Ecclestone knows as in other sports, the TV companies will not accept a season which is over well before the last scheduled event – hence double points in Abu Dhabi.
Yet Bernie never wanted double points for Abu Dhabi alone, he argued for the system to be applicable for last three races. This was on the back of Vettel domination during the final 9 races of 2013 and the associated loss of interest amongst the TV viewers.
Many sports now have artificial season ending systems, which deliver in most cases, a season finale where the annual winner is decided not to far in advance of the last event.
And this is what the TV broadcasters are demanding from F1.
There were a number of intensive meetings between Bernie and the teams in Brazil, and on the agenda was Ecclestone’s wish to see the double points extended beyond the final race of the season.
“One race is stupid”, he said, “but imagine if it was the last three races. It means that somebody would have to have a 150-point advantage minimum [prior to these three races which are the season’s finale] to be sure they will win. The teams have not accepted it because they are bloody idiots. They are all mechanics. They think of their team in the short term.”
To retain the double points system, Ecclestone now requires a majority on the F1 strategy group – and he is clearly not receiving their support.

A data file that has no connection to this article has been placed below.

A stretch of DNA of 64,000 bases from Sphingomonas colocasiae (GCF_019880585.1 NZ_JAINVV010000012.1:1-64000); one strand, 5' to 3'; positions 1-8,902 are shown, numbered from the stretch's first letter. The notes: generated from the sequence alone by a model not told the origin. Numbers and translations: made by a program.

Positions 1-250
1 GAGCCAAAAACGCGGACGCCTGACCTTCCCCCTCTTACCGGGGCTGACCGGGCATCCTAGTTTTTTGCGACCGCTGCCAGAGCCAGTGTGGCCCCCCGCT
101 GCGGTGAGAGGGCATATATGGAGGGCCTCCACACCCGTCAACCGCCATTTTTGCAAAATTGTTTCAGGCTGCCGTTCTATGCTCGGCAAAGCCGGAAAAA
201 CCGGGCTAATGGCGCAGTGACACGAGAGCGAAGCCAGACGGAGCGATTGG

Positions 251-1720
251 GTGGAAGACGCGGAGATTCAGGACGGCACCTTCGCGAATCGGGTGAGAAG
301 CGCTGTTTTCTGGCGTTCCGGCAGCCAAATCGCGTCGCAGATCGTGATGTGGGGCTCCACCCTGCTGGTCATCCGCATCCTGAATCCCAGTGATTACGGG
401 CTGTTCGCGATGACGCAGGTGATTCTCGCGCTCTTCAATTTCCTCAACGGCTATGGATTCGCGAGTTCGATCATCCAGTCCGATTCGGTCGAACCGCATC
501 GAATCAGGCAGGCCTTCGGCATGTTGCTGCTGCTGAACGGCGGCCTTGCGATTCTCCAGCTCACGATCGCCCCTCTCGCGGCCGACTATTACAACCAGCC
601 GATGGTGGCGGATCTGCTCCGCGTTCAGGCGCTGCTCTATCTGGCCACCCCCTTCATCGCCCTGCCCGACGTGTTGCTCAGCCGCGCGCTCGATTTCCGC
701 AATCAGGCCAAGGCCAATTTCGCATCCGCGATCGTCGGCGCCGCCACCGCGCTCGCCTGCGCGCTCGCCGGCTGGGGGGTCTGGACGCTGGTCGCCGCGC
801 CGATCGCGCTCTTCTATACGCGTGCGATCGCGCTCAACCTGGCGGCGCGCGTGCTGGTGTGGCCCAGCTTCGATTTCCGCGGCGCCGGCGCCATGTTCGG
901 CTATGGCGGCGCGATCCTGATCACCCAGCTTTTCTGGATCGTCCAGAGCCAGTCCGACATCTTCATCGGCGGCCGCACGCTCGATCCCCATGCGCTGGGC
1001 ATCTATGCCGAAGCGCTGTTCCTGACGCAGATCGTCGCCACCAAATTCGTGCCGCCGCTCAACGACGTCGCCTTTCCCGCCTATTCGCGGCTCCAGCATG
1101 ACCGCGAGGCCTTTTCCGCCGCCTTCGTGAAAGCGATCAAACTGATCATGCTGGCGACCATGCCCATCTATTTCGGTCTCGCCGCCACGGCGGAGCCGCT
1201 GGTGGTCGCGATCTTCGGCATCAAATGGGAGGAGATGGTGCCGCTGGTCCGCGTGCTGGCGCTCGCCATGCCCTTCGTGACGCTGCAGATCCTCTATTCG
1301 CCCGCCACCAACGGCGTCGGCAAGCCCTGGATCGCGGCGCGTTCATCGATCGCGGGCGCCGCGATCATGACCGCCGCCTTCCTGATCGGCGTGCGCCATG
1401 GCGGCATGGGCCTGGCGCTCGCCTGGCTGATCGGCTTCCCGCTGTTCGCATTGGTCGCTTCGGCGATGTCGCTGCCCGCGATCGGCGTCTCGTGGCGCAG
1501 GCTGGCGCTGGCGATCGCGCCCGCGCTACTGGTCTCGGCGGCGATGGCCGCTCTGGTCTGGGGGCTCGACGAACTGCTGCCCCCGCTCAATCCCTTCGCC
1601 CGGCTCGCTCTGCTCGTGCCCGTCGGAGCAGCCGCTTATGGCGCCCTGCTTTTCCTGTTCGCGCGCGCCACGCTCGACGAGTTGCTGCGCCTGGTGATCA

Bernie in resigned fashion remarked, “I’m not going to propose the three races again. I’m going to let them get on with it. I don’t know what we’re going to do next year.”
The daily F1 news is filled with notions of 3 car teams, a GP1 and F1 series running side by side in the same races, customer cars, emergency changes to the engine regulations, a lack of communal responsibility, teams going to the wall, teams threatening race boycotts, diminishing TV audiences, a lack of sponsors wishing to associate with Formula One…. The list goes on and on…. And with no resolution on any front in sight.
This is all evidence of anarchy in Formula One, never seen on such a grand scale before. It points to the lack of a voice of authority, a visionary, a leader, and it has never been more starkly evident than it is now.
Ecclestone is not this person. He candidly described his modus operandi in the interview TJ13 reported upon yesterday.
“I run the business from day to day. I get up in the morning and I don’t really know what is going to happen I’m a firefighter. When fires start, I have to put them out and we’re always having fires”.
Ecclestone’s days are definitely numbered and a tipping point is imminent – within the next 12 months. Though what lies beyond is intriguing. Will Jean Todt step up to the plate and stamp his authority on the Armageddon being enacted? If so, it will be the first sign of leadership we have seen from the FIA since Todt’s election as president.
Maybe Le Presidente is waiting for the sport to teeter on the edge of the precipice, and then bring a range of powerful proposals to the World Motor Sport Council for enactment, that will radically change the way the sport is run. But I wouldn’t hold my breath.
What is more likely is that the current malaise and the numerous impasses amongst the F1 players will find no satisfactory conclusion, and the delusion that ‘Bernie will sort it all out’ will prevail until the shockwave arrives – that this time – something changed for ever.
The day, the F1 music died.